One of the things that bothered me most about building (or owning) an aircraft was the staggering cost of the engine and engine parts. I bought my 193 HP Jeep, with the entire body and extras and every was already put together, for $20,000. The cost of a factory new 180 HP aircraft engine is about $24,000 and it does not even come with spark plugs (8x$17), an alternator, control cables, wiring, intake ducts, air filter, oil filter, oil, oil cooler or starter, AND you have to install it your self. A sodium exhaust valve commonly found in trucks costs $12. The same valve in an aircraft, made of the same material but of a slightly different shape, costs over $200. And these engines really are not that reliable. They are constantly at the limits of their structural tolerance. That is why there are so many recalls and structural failures with certified engines. Check out my page on Certified engine Bloops, blunders, and Recalls to see examples. There really has to be a better way. One rule, no amount of savings is worth compromised safety.
So, while on deployment to Japan, I began reading everything I could about engines and especially auto conversions for aircraft. I read several books: Contact!.. a collection of people who have installed auto engines in air planes, Fuel Injection.. a book about the theory and application of fuel injection, and a book on Turbocharging. I frequently went to the websites of several companies that build or promote the use of Subaru, Chevy, and assorted diesel engines. None of them even came close to measuring up to a certified engine, they were usually too heavy, big or (especially with the diesels) the engines just were not available and the companies claims were doubtful. I decided that there was no way that I would use one of those engine in my aircraft. One exception stood out, the Mazda 13B Rotary engine. The rotary (Wankel) engine is very unique. Of the thousands of car designs on the road today all except the Mazda RX-7 (and a handful or early low production Wankels) use piston engines. The rotary has had a hard time of making a big impact on auto industry. It has its strengths and weaknesses. I am thankfully amazed that Mazda is still producing these remarkable engines. Luckily, the shortcomings of the rotary are minimised in aircraft, while its advantages really shine.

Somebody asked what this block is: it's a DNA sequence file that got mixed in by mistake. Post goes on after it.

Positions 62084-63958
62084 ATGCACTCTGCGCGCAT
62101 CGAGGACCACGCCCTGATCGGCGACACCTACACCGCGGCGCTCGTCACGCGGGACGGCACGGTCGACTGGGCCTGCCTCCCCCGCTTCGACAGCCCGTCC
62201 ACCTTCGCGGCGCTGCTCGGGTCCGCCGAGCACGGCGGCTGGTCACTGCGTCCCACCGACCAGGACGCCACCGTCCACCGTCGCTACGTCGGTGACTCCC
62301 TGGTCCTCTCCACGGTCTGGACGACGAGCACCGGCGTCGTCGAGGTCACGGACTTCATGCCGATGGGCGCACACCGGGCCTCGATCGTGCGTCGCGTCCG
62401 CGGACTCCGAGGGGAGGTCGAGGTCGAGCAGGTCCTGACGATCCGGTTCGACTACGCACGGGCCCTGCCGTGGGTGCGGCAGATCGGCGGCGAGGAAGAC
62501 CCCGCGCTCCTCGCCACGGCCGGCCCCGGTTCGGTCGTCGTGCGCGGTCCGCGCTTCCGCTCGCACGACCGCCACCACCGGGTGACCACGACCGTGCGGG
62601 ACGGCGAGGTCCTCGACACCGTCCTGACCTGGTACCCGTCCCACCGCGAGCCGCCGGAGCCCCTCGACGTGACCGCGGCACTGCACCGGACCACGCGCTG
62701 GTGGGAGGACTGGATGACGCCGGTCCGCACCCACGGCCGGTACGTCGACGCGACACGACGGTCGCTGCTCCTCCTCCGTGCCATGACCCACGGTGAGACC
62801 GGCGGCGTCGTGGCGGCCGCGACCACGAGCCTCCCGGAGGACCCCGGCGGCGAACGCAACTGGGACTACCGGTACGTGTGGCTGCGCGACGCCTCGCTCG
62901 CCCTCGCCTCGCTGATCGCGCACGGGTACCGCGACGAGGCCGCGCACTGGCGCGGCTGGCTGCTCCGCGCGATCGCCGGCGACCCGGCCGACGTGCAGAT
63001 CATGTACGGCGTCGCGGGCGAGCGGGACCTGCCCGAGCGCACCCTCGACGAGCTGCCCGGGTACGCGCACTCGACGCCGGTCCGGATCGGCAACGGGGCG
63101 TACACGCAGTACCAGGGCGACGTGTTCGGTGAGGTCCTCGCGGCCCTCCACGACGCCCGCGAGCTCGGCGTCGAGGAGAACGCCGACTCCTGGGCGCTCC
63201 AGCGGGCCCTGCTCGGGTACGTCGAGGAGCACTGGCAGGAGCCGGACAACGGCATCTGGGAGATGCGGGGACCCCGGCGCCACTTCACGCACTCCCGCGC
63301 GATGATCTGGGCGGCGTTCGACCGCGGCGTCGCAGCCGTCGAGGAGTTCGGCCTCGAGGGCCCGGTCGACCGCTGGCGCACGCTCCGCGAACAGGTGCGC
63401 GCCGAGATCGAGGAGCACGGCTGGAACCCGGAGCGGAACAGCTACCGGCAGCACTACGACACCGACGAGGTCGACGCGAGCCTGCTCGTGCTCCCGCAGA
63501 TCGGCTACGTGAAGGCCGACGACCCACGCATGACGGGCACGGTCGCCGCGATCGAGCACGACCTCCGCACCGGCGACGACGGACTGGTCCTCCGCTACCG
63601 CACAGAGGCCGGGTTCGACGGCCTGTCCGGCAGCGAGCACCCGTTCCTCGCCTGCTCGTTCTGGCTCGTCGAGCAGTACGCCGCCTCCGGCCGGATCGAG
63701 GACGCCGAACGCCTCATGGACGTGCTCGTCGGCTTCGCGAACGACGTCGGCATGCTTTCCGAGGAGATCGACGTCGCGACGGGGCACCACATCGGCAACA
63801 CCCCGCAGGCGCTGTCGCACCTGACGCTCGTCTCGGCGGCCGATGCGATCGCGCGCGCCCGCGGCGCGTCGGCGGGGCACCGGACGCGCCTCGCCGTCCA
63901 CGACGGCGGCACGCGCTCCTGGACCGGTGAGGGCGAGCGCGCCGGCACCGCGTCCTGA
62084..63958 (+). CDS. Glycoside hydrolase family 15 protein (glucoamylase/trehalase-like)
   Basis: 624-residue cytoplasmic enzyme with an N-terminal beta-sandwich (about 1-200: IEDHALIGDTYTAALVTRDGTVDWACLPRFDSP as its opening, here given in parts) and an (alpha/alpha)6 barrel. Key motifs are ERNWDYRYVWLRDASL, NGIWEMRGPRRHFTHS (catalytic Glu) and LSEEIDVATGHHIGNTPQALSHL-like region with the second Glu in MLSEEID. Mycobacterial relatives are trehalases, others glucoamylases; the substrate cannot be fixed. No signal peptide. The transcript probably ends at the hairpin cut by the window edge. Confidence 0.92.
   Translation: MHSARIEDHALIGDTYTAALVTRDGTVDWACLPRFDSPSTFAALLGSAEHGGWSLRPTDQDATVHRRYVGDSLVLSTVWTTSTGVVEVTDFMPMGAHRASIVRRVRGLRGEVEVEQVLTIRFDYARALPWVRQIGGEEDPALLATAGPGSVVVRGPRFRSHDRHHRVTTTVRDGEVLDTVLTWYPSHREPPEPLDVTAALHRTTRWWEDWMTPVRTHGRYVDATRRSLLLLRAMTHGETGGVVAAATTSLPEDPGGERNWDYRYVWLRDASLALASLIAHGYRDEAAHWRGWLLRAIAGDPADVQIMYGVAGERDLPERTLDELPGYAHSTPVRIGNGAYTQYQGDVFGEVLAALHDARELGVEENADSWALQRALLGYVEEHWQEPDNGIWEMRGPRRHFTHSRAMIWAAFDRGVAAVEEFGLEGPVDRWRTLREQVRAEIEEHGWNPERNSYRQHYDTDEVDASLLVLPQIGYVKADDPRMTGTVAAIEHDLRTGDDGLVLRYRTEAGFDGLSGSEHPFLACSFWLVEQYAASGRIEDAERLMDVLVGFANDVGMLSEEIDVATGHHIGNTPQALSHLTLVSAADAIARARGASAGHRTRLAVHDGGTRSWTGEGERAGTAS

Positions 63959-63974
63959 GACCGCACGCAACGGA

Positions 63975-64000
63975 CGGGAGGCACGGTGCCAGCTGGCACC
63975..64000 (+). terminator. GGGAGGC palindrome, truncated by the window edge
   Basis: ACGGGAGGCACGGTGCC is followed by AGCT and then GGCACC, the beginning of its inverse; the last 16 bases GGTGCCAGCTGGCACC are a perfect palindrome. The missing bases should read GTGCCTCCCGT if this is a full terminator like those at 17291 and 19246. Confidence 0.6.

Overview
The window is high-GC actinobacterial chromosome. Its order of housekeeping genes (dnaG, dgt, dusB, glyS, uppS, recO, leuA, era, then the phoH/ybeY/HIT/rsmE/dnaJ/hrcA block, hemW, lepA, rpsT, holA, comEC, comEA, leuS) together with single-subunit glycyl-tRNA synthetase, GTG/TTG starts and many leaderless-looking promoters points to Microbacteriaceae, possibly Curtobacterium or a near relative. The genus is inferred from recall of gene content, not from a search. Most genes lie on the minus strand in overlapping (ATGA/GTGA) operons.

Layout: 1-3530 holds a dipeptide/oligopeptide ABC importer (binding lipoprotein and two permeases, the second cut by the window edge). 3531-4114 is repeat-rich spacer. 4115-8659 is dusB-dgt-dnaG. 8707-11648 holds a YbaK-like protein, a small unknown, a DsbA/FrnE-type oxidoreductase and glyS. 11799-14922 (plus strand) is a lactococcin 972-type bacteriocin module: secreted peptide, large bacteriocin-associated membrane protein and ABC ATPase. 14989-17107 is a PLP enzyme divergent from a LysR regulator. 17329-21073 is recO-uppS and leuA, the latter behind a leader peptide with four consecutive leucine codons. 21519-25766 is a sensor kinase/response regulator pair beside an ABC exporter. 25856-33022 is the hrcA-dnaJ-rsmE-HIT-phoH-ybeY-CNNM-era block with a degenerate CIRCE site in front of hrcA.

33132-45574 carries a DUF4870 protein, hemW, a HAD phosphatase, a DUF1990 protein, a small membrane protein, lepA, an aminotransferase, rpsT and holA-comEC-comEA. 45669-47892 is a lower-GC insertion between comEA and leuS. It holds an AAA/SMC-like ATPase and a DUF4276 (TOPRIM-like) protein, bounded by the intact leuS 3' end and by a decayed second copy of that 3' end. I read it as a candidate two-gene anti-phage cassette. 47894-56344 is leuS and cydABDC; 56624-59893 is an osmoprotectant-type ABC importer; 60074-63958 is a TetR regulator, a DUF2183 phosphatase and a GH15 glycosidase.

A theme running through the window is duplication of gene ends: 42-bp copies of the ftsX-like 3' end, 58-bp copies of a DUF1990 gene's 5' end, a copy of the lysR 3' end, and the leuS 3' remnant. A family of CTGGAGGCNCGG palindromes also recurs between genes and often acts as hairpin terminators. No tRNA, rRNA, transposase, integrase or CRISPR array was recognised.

1) The rotary's primary strength is its excellent power to weight ratio. That is, for a given weight the rotary will make more power than a piston engine, or make the same amount of power at a reduced percentage of design workload and/or it will weigh less. In a car reduced weight is good, in an air plane it is great. Climb speed, take off distance, landing distance, and even how much fuel and cargo that can be carried are greatly affected by engine weight. A 180 HP normally aspirated Mazda 13B weighs about 40lb less than a 180 HP Lycoming (bare O-360). Add a PSRU and radiators and normally aspirated 13B rotary installation will weigh about the same as a comparable certified engine. But add a turbo charger, another rotor, or both and the rotary engines will weigh solidly less than certified engines of comparable HP. If you add a P-port to the stock rotor housings the normally aspirated HP jumps up to 250 HP at 7500 RPM. The rotary then becomes comparable to 100 pound heavier six cylinder air cooled air craft engines.